Four UK defined benefit schemes have invested in the second close of Aviva Investors’ UK commercial real estate senior debt fund originally launched in July, bringing total investment in the fund to £287.5m (€340.3m).
Altogether, five investors took part in the second close that raised £187.5m, the asset management firm said, declining to name the individual investors.
The fund’s target for investment is £500m by its final close in January 2015.
James Tarry, manager of the fund, said: “The interest we have seen from institutional investors in the risk/return profile of senior secured debt validates our view that the opportunity in this space is highly compelling.”
The market segment is likely to remain attractive for the foreseeable future, he said.
The fund is aiming for a yield between 2.5 and 3.5 percentage points above UK government bonds of the same maturity.
It invests in fixed-rate first-ranking mortgages lent at up to 65% loan-to-value, with 5-10 year maturities.
The property loans are secured against core and core-plus UK commercial real estate, which is owned and managed by “proven high-quality borrowers”, the fund said.
Tarry said the fund expects to see more interest from pension funds.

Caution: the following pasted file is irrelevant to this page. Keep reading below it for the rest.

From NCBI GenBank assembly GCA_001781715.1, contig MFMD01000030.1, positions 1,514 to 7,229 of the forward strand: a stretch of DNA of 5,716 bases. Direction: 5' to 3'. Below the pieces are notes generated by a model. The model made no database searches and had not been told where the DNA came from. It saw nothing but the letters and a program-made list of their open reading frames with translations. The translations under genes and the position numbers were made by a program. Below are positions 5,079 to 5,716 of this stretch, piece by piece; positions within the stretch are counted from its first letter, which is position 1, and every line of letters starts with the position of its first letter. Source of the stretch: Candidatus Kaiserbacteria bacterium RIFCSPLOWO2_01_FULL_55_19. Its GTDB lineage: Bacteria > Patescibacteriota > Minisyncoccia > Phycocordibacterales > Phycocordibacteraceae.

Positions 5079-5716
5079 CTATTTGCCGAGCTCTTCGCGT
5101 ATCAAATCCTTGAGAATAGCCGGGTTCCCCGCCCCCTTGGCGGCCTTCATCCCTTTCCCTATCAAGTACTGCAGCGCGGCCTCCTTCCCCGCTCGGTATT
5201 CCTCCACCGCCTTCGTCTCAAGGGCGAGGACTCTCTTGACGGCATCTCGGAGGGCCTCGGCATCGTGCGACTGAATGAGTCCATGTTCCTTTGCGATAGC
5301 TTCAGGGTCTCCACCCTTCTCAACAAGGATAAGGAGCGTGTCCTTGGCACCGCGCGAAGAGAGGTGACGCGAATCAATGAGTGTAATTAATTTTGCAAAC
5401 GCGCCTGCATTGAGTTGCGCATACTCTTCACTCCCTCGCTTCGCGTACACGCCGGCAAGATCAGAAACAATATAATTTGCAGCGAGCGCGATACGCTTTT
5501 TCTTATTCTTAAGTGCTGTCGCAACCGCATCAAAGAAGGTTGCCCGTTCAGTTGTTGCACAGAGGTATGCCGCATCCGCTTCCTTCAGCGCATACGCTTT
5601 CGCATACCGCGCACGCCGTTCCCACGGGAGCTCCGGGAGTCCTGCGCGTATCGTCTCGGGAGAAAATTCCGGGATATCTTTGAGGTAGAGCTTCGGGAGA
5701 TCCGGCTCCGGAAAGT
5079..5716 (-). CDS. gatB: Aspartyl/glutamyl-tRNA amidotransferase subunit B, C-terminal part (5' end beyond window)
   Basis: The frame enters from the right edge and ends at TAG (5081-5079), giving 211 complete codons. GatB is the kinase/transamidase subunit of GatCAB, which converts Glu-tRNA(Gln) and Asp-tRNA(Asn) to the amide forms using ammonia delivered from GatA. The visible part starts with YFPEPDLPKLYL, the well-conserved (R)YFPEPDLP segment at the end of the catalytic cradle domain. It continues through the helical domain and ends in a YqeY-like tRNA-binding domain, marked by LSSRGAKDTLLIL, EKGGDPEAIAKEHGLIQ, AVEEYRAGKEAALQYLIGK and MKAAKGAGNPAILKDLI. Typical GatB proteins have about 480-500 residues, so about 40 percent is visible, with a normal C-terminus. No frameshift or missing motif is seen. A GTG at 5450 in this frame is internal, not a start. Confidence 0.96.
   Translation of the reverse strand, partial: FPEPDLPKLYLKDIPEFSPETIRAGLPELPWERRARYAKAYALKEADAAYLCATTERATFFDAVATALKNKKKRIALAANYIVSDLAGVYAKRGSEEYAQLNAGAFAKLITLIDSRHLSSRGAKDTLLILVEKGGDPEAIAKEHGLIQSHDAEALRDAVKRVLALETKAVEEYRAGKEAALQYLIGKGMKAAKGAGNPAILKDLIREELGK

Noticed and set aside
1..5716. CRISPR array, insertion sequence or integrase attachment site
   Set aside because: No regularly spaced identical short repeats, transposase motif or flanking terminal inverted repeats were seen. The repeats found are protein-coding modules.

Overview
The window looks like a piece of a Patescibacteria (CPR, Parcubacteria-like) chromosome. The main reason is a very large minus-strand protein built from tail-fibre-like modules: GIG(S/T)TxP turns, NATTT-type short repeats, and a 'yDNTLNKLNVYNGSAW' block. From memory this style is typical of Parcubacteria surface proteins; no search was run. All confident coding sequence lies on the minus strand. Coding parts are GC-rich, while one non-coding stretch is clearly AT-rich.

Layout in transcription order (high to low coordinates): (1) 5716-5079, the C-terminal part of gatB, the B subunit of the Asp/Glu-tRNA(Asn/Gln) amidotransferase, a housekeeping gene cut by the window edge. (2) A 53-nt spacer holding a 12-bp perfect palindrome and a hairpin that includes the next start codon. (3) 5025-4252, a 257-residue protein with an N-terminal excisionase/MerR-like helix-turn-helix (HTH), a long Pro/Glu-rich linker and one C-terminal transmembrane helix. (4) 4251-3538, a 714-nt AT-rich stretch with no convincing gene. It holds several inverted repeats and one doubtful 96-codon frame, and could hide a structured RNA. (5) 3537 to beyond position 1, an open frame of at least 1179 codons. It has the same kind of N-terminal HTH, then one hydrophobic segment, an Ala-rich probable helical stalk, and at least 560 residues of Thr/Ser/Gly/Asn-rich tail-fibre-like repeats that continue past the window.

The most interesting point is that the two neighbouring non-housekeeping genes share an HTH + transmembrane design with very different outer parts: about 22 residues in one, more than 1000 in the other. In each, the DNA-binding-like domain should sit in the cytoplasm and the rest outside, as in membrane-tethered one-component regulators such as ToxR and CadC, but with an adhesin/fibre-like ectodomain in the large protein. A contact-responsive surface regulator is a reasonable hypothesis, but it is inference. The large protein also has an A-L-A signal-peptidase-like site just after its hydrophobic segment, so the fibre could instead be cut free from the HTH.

“They like it as a fixed income diversifier,” he said. “The fund provides them with a spread over the Gilt, which looks attractive relative to the yield they could get from the equivalent rated corporate bond.”
As long-term investors, he said pension funds were also keen to harvest the illiquidity premium of real estate debt.
Tarry said the firm was still seeing a flow of attractive lending opportunities in the senior debt market.
Opportunities for non-bank real estate lending continues to grow, he said, as banks rein in their lending activities as a result of tougher regulation.
“It’s inevitable that real estate lending is going to become a smaller proportion of bank balance sheets,” he said.
The fund had already deployed more than £53m in two high-quality deals that met the fund’s investment criteria.
“Our pipeline of lending business across the UK remains strong,” he said.